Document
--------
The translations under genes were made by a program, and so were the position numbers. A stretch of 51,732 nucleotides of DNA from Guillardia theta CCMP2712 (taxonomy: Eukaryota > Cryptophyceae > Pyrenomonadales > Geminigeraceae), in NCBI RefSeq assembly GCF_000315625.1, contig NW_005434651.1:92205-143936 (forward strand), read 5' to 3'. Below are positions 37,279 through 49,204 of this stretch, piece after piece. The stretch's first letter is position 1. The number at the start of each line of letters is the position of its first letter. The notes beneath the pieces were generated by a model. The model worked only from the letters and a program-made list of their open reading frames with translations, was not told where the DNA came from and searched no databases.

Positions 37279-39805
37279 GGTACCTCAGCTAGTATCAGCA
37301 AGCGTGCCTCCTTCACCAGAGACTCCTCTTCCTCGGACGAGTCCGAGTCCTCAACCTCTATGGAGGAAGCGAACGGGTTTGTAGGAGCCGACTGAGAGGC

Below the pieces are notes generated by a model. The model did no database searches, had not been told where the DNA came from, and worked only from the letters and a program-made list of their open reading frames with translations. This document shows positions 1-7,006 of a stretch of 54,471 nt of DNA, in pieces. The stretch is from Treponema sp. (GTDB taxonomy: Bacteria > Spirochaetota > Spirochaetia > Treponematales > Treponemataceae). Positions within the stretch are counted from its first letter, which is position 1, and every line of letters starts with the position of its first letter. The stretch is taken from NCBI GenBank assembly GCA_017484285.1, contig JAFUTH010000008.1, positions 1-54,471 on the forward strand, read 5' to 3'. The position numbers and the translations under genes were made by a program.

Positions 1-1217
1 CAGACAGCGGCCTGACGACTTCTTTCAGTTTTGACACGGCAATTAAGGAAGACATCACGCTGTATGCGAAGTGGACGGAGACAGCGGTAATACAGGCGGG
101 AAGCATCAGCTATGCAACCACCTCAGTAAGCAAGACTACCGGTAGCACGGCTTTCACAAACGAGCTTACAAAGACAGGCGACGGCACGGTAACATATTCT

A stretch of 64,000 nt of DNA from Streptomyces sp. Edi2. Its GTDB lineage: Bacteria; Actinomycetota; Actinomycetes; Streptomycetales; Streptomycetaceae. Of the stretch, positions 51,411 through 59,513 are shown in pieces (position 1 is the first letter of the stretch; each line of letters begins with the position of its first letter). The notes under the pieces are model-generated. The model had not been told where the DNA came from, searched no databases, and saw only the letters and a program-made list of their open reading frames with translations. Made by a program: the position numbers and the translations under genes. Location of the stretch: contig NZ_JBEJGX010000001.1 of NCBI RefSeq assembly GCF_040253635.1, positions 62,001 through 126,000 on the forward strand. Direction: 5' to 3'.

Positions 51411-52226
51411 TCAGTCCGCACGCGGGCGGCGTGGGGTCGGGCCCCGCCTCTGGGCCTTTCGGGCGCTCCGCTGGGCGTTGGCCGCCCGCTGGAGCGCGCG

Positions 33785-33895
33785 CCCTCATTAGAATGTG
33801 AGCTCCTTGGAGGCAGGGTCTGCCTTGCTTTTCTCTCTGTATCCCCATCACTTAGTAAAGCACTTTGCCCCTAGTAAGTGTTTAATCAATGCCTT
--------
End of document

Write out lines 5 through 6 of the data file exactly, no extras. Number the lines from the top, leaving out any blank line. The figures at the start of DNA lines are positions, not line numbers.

Below the pieces are notes generated by a model. The model did no database searches, had not been told where the DNA came from, and worked only from the letters and a program-made list of their open reading frames with translations. This document shows positions 1-7,006 of a stretch of 54,471 nt of DNA, in pieces. The stretch is from Treponema sp. (GTDB taxonomy: Bacteria > Spirochaetota > Spirochaetia > Treponematales > Treponemataceae). Positions within the stretch are counted from its first letter, which is position 1, and every line of letters starts with the position of its first letter. The stretch is taken from NCBI GenBank assembly GCA_017484285.1, contig JAFUTH010000008.1, positions 1-54,471 on the forward strand, read 5' to 3'. The position numbers and the translations under genes were made by a program.

Positions 1-1217